Art Talk with Zackary Drucker

By Rebecca Gross
Blonde woman in white shirt sitting on chair
Zackary Drucker. Photo by Jaesung Lee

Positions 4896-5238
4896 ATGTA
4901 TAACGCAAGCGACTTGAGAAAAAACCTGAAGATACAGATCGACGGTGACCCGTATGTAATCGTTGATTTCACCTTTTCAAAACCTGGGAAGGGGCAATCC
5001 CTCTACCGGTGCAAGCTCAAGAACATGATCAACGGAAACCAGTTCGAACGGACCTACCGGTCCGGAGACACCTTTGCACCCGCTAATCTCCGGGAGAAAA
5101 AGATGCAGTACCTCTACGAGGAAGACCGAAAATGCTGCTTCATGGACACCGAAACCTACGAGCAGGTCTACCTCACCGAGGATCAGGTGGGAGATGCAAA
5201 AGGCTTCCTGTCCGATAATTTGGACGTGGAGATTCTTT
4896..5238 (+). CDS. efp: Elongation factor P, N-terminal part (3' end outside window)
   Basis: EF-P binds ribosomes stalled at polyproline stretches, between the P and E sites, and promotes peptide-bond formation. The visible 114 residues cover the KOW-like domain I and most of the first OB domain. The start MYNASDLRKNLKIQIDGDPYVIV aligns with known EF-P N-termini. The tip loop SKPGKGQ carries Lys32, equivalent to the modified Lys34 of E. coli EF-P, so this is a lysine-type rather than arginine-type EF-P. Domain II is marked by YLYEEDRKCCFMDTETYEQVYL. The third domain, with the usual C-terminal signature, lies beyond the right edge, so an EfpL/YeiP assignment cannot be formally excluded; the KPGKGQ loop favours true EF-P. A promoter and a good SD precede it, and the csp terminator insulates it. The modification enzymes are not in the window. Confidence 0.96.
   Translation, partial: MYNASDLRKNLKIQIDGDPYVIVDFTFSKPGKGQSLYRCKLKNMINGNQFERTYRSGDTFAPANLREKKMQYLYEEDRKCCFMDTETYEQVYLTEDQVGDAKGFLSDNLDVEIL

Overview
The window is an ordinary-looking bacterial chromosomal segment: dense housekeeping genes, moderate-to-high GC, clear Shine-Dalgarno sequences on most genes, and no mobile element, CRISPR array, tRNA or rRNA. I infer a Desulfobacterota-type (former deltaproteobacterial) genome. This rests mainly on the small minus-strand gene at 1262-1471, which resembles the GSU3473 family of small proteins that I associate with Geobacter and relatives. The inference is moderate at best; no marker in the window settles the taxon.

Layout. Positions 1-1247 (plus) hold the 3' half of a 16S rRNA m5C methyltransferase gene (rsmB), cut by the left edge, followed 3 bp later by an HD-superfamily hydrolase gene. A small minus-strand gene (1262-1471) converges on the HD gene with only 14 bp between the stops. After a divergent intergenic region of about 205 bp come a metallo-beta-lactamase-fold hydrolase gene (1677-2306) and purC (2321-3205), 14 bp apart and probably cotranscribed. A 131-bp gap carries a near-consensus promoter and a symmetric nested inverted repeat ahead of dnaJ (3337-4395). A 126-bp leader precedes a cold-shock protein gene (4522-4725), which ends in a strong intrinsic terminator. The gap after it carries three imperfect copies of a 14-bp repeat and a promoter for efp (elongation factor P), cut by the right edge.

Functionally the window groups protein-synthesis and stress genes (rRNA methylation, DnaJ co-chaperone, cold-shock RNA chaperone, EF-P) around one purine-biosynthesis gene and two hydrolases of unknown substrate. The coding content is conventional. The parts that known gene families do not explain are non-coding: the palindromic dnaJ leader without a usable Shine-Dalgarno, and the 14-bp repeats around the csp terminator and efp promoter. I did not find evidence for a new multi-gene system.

When she was younger, filmmaker, photographer, and performance artist Zackary Drucker promised herself that she “would never be bored as an adult.” As a result, neither are her audiences. Through her work, Drucker confronts gender norms, sexuality, the body, and her own experience as a trans woman, challenging viewers to reconsider their attitudes about each. Her work ranges from highly personal photographs of moments with her partner, to chilling incantations of LGBT slurs juxtaposed against the tranquility of an autumn landscape. At the age of 30, she has already been shown at the Whitney Biennial 2014, the Art Gallery of Ontario, the Museum of Contemporary Art, San Diego, and the San Francisco Museum of Modern Art, among others. Drucker also serves as a co-producer for the hit Amazon series Transparent, which has been a leading factor in pushing transgender awareness into mainstream consciousness. We recently spoke with Drucker about her artistic practice, and learned more about what makes her tick. NEA: You’ve been practicing art since you were a kid. What role has art served throughout your life, as you’ve grown and evolved? ZACKARY DRUCKER: Art is a survival strategy for any ostracized people. I think that it’s always created an outlet of expression when a culture outside of a person is not supporting their voice, or not creating representations of people like them. It was really a kind of survival strategy at a young age for me to see myself differently, and to see myself outside the constraints of my physical reality. NEA: How has your art practice evolved as you’ve grown? DRUCKER: I made a commitment to myself when I was young that I would never be bored as an adult. My art practice has always paralleled that strategy of trying new things, always changing, always moving forward. As is true of any artist, the available resources one has are always changing, whether that's expanding or restricting. But I have been so fortunate to live in Los Angeles at a time when we’ve begun to see a crossover of trans people into mainstream and pop culture. As an art practitioner, I think I’ve found myself in the right place at the right time to participate and be a part of that. So though I’ve existed primarily in art realms, I've now, in my 30s, found a new audience for which to make art. NEA: As you mentioned, this is obviously a huge moment for the trans community. Could you talk about how art—and your art specifically—has contributed to this conversation? DRUCKER: There are so many people contributing to this conversation who inspire me to put myself out there. It’s that feeling of solidarity that brings us out, I think. I’ve always felt super confident because I come from a supportive family, and that’s a privilege lots of trans people haven’t had. I grew up with this message that I could be whoever I wanted to be, and the sky was the limit in terms of what I could achieve. A lot of that is a self-monologue—the sheer tenacity and believing and seeing outside of Syracuse, New York, where I grew up. I didn’t think I would live to see this incredible moment of trans people taking our place at the table. You’re talking about a current moment, so I think we won’t really know what this all means until we are further down the line. I certainly feel like I’m a part of something big, and I try not to think too much about my own contribution because I think it can stall your ability to just do. I’m not a particularly extroverted person, so I try not to evaluate too much what my own movements look like from the outside. I just feel fortunate to be working. That’s always been my goal. NEA: You’re a producer on Transparent which in my opinion, has been a critical force in giving the trans community a voice and visibility in mainstream culture. What has it been like to work on the show? DRUCKER: Transparent is really unique. Jill Soloway, the creator of the show, had a unique strategy for creating a show and bringing on collaborators in an artistic and creative tradition. There is a lot of sharing that happens in the creative process, and the production process. It’s really this incredible queer utopia, and anybody who comes onto our set feels that in an acute way. I don’t think it’s ever been done in any job environment let alone in Hollywood. So one of the things we’re proudest of is our affirmative action and getting as many trans folks in our community as possible on Transparent, in front of the camera and behind the camera. I’ve learned so many things working on Transparent that I would not have gotten as a visual performance artist. I’m really excited about all of the possibilities those skills might manifest. NEA: You work in a huge array of medium: television, photography, video, performance. Can talk about your creative process and whether it changes according to the medium? DRUCKER: The consistent things are writing and photography; most of what I do grows out of that. I think writing is sometimes the unseen piece that’s underneath the videos and films that are created, but they're both a tangible reflection of what’s happening inside. I think oftentimes the concept tells you what the medium is. I have always considered myself mediocre at everything which I think has been really useful because I work very hard at anything, everything that I decide to invest in. I've never been cocky about working in a certain medium. I feel like I go into it counting on hard work and a lot of learning. NEA: Where do you look for inspiration? DRUCKER: The people around me. I'm inspired by humanity. It's such a noisy world; it's such a world fraught with distraction. As always, there are distractions that are not productive that don't amount to a creative exchange or process—I try to minimize that. I don't generally feel inspired by social media, even though I know there are artists who are, and who create work using social media as a platform or as a place for exchange. I think I’m a generation behind that, or ahead of that. So I value real human contact with people. I think that if I end up in a room with somebody it's for a reason. There is an exchange to be had, and there is something to learn, always. NEA: Much of your work is highly personal. How does that affect your relationship with fans and critics? Does it make it more painful, intense, powerful? DRUCKER: I think it's a struggle both as a trans person and as any kind of a public figure to not be defined by the world around you. I've learned that doubly at this point. I feel like I've had to create a protective bubble in a way, of not thinking too much about the audience. I think that an authentic and honest expression will reach certain people, and certain people might not be ready for that. I've been really lucky and really fortunate to have been this celebrated at a young age. I think that it's a convoluted time we're living in, fraught with irony and sarcasm and all these layers of removal. I think that sincerity and truth are moving in as a more powerful tool as we get farther and farther away from what makes us human. NEA: A lot of your work deals with the trans community. Do you consider your art to be a form of social activism, or no? DRUCKER: I consider them separate. I think they inform each other. It's funny because before this trans civil rights movement really started to coagulate, as an artist I always felt more excited by complicating meaning. I still do, but I think there are certain platforms that I use in intentional ways for the benefit of our community. So I think as an artist you have more leeway to represent yourself. When it comes to activists you're really naming and making visible a common denominator and searching for ways to communicate across borders and boundaries. You're finding ways to make meaning simplified, which is kind of the opposite of an art-making practice for me. So I see them as separate, but reinforcing each other. NEA: You said that you promised yourself a long time ago you'd never be bored. As an artist, what excites you? DRUCKER: As an artist in Los Angeles, I'm really excited by the new horizon of streaming content and how it's revolutionizing entertainment. I've always said as an artist, the more specific you are, the more universal it is. The fact that we are witnessing all of these very specific narratives and communities, it's humanizing and unifying us in a way that probably we won't see until years down the line. But that excites me. I think in some ways the art world is experiencing its own identity crisis. I hope that artists will have an expanded role in the future and not necessarily be relegated to a marginal space, or a space with this inflated and unregulated economy. I know that artists have a lot to offer any variety of fields, and it's my hope is that in the future we will be considered assets to other industries for our ability to see through walls.